A pilot program in mathematics at Evanston/Skokie District 65’s two magnet schools will need another year of testing before it is expanded to the middle schools, even though it shows early signs of success.
That was the prognosis of Board President Tracy Quattrocki after the board heard a report on the program at its meeting this week from the district’s mathematics director, Suzanne Farrand.
The board’s consensus was at odds with Farrand’s suggestion that the pilot be expanded next year to the middle schools. She reasoned that little information would be gained by running the program only at the magnet schools for a second year.
Before the pilot, there were two algebra courses taught to middle-school students—Algebra 1 and Algebra 8. Students in Algebra 1 were primarily from the top two quartiles, while Algebra 8 was fairly equally distributed among the three lower quartiles, with few students in the top quartile.
When the pilot course was implemented, at King Lab and Bessie Rhodes magnet schools, about a quarter of the students were from the bottom two quartiles.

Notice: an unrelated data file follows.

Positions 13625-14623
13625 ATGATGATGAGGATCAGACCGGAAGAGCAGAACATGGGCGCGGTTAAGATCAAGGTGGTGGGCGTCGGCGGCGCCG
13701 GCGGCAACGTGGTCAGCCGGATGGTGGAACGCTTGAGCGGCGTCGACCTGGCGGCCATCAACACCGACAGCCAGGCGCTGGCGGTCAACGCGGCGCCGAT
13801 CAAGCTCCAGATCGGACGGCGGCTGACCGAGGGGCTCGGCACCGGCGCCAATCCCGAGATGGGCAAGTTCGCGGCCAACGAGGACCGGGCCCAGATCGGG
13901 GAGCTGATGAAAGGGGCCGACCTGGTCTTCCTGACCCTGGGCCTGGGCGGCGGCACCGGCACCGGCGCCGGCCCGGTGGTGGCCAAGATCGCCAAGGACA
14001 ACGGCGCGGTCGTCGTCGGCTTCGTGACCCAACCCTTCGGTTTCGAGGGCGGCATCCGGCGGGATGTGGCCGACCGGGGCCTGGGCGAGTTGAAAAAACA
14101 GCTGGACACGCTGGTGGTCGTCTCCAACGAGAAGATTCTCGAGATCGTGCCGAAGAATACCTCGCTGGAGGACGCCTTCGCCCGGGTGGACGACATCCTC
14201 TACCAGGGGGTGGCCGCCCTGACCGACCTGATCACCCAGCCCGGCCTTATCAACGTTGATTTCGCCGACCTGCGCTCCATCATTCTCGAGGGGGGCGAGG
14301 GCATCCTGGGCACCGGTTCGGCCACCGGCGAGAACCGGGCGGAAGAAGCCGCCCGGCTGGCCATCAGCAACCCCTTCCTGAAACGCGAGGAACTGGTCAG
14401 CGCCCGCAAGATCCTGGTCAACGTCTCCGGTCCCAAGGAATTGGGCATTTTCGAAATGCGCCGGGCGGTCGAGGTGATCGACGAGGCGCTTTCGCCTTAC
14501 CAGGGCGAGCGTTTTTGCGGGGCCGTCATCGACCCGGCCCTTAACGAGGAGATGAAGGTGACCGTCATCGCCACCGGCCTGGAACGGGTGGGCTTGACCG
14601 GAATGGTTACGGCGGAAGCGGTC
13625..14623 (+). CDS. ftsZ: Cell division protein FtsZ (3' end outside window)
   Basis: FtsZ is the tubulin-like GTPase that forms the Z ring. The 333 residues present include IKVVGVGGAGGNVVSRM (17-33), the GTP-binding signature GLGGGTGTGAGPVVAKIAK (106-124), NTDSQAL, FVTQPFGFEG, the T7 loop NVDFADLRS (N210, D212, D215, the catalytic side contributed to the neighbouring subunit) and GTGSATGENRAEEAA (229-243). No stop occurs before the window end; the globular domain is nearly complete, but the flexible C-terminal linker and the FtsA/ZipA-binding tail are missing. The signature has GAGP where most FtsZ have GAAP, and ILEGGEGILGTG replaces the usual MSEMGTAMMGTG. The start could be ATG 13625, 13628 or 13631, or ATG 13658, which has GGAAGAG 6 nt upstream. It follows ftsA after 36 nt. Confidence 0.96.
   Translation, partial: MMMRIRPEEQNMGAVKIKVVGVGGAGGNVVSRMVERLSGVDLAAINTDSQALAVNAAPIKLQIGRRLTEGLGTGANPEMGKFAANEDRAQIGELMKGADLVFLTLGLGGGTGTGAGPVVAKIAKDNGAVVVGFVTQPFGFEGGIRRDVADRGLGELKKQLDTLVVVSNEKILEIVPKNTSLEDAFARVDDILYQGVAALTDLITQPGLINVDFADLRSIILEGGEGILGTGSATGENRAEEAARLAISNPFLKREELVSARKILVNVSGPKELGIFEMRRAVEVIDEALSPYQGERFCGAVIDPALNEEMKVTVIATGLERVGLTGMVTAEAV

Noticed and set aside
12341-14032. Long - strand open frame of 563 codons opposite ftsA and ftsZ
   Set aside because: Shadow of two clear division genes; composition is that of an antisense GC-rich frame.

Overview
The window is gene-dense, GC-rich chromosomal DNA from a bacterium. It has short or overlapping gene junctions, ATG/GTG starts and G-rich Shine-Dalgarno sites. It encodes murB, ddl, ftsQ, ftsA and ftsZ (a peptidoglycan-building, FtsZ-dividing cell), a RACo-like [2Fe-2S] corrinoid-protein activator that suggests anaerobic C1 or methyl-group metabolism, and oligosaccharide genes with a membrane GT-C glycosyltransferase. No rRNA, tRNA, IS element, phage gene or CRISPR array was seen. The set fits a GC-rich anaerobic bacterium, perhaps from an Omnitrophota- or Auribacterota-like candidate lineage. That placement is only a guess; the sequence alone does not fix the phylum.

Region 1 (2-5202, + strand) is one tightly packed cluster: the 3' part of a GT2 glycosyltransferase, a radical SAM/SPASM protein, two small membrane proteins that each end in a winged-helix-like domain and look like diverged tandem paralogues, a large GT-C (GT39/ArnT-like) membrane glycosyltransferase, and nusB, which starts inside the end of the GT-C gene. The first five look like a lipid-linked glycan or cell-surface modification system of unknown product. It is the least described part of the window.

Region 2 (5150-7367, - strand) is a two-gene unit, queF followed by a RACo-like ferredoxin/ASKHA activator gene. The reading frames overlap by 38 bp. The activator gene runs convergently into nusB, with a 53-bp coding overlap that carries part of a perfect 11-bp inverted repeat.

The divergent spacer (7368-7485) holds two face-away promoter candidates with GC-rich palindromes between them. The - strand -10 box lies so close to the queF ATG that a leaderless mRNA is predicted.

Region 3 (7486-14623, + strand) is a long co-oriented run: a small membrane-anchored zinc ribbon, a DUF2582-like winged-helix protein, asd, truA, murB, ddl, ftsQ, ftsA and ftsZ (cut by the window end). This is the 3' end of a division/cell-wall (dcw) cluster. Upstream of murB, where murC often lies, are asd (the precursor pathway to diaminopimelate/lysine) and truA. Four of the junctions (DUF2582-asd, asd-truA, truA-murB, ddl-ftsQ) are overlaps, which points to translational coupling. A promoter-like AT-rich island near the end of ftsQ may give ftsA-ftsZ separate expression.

The district’s primary objective was to qualify more students to enroll in geometry when they reached the high school in the ninth grade, as that would position them to be on a path to Advanced Placement classes in their junior and senior years.
At the end of the year, some 77 percent of the pilot students were tentatively placed in high school geometry courses for next year, including 70 percent of the black students, while only 35 percent of the Algebra 8 students qualified for geometry, including 23 percent of black students.
Farrand’s report said these results were a “strong indication” that the multi-level pilot course “is a powerful strategy for accelerating the learning of minority children and placing them on a pathway that leads to Advanced Placement mathematics in high school.”
Some board members expressed concern that there were no students in the pilot class from the lowest quartile, and they felt that more data was needed to determine the effect that it would have on that subgroup.
At the outset of the discussion, there was a bit of friction exhibited between Quattrocki and Superintendent Hardy Murphy. The board president said that the pilot was implemented last year before the board had a chance to examine the data, which is why they were looking at it now.
Murphy expressed regret that she introduced the discussion in that vein and said “we are presenting what we think is an exciting pilot to make sure that all students have the opportunity to excel in our district.”
Murphy added that “we think the results are encouraging…intriguing at the very least.”